Judge Orders Los Altos to Permit Construction of 30,000 SQFT Mixed-Use Project

Victory for Housing Advocates and Property Owners Using SB 35 and Other State Laws to Expedite Approval of Rejected Project

Santa Clara—A court has ruled this week that the City of Los Altos acted in bad faith in rejecting a mixed-use affordable housing and retail project and has ordered the City to immediately issue permits to build the project.

“This is a major victory not just for our clients and the developer, but an important victory that ensures cities must follow SB 35 state law to expedite and streamline affordable housing projects throughout California,” said Emily Lowther Brough of the law firm Zacks, Freedman & Patterson, which represented petitioners California Renters Legal Advocacy and Education Fund, the San Francisco Bay Area Renters Federation, Victoria Fierce, and Sonja Trauss.

Ryan J. Patterson of Zacks, Freedman & Patterson, who also represented the housing advocacy groups, added: “This decision demonstrates that cities cannot make an ‘end-run’ around the Housing Accountability Act and SB 35 with spurious arguments and fabricated roadblocks. The court’s decision confirms that both state laws apply and reinforce each other.” In this case, the City of Los Altos required the developer to pursue an administrative appeal with the city, and then argued that the developer had missed the statute of limitations deadline to file a lawsuit because the administrative appeal was still ongoing.

Judge Helen E. Williams of Santa Clara County Superior Court ruled on Monday in favor of the housing advocacy groups and property owners Ted and Jerry Sorensen to approve an embattled 66-foot building at 40 Main St., Los Altos, with first-floor office space and affordable- and market-rate housing above.

Judge Williams ruled that the property owners and advocacy group were victorious in their challenge against the City of Los Altos, signifying the petitioners were correct that the project complies with the state’s Housing Accountability Act (HAA), SB 35, and Density Bonus Law. The court ordered the issuance of the project’s permits – and attorney’s fees to be paid by the City to the housing advocacy groups and the Sorensens. In its decision, “the Court further finds that the City acted in bad faith as defined in the HAA because its denial was entirely without merit. The City’s denial letter and the record before the Court do not reflect that the City made a benign error . . . .”

Los Altos Santa Clara Zacks, Freedman & Patterson California Renters Legal Advocacy and Education Fund San Francisco Bay Area Renters Federation Victoria Fierce Sonja Trauss Ted Jerry Sorensen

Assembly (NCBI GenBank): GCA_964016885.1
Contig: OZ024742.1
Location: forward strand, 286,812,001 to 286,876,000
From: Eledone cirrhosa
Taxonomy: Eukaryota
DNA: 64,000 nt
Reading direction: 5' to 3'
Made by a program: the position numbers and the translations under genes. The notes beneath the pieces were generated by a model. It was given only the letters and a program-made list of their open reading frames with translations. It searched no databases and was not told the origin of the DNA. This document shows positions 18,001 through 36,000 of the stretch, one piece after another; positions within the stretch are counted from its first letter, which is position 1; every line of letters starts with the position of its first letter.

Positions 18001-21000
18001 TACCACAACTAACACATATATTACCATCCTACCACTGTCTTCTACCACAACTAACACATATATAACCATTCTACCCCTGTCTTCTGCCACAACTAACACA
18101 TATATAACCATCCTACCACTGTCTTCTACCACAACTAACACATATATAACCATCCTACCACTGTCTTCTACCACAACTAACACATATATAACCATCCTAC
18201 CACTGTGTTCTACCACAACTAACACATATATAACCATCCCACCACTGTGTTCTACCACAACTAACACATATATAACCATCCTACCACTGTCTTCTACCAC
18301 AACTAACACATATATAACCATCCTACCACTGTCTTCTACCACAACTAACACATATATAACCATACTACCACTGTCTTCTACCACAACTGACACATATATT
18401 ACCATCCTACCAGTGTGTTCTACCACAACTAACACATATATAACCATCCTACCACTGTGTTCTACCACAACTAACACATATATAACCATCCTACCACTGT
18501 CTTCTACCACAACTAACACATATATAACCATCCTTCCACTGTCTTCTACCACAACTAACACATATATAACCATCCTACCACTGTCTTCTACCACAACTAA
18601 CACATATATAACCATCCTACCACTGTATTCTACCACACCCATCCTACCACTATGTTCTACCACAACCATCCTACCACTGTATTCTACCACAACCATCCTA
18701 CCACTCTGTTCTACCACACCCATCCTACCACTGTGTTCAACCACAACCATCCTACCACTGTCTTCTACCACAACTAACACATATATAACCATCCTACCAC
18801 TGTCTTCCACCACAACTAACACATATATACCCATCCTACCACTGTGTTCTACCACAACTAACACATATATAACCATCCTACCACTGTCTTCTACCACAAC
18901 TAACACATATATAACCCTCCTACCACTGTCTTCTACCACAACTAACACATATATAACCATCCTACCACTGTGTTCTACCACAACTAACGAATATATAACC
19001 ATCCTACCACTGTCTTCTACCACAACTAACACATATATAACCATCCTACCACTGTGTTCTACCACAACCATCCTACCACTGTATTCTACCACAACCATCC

Illustration by William Maston Architect & Associates

The Sorensons proposed a five-story mixed-use building with office and rental residential uses (29,566 square feet). The project sought ministerial approval through State SB 35 legislation as well as density bonus units and incentives for increased building height in exchange for providing below-market affordable units. The site is currently a 2,400 sq. ft. office building on the west side of Main Street between San Antonio Road and State Street. The Sorensens were represented by Daniel Golub and Genna Yarkin of the law firm Holland & Knight.

Two lawsuits were filed against the City of Los Altos in June 2019, one by the property owners and the other by the housing advocacy groups, which sue cities when they illegally reject code-compliant projects in violation of state housing laws such as SB 35 and the Housing Accountability Act.

The property owners had submitted a streamlined permit under Senate Bill 35, a 2017 law that aims to encourage housing by fast-tracking the permitting process for projects that meet certain requirements.

The housing advocacy groups and the property owners demonstrated that the project fit under the state law requirements, but the city rejected their streamlined process, which led to the filing of the lawsuits against the City. 

The judge ruled, “In concluding that the City violated the Density Bonus Law, the Court rejects the City’s argument that the developer’s application was incomplete or lacked sufficient information to allow it to evaluate the density-bonus request.”

“The Court holds that Developer’s project was deemed to comply with applicable standards under SB 35 and that City must rescind its decision to deny and instead approve and permit the project at the requested density,” Judge Williams ruled.

The Housing Accountability Act (Government Code Section 65589.5) is a powerful state law compelling mandatory approval of code-compliant housing projects. It was enacted in 1982 and periodically amended, but seldom used until the housing advocacy organizations in this case began their “Sue the Suburbs” campaign in 2015.

The preceding is a news release issued by Singer Associates, Inc. on behalf of the petitioners mentioned above. This news release is not an article written by us or our journalists, and it does not represent the views of The Registry or Mighty Dot Media, Inc. We welcome feedback and alternative positions on topics, and we will consider publishing those, as well.

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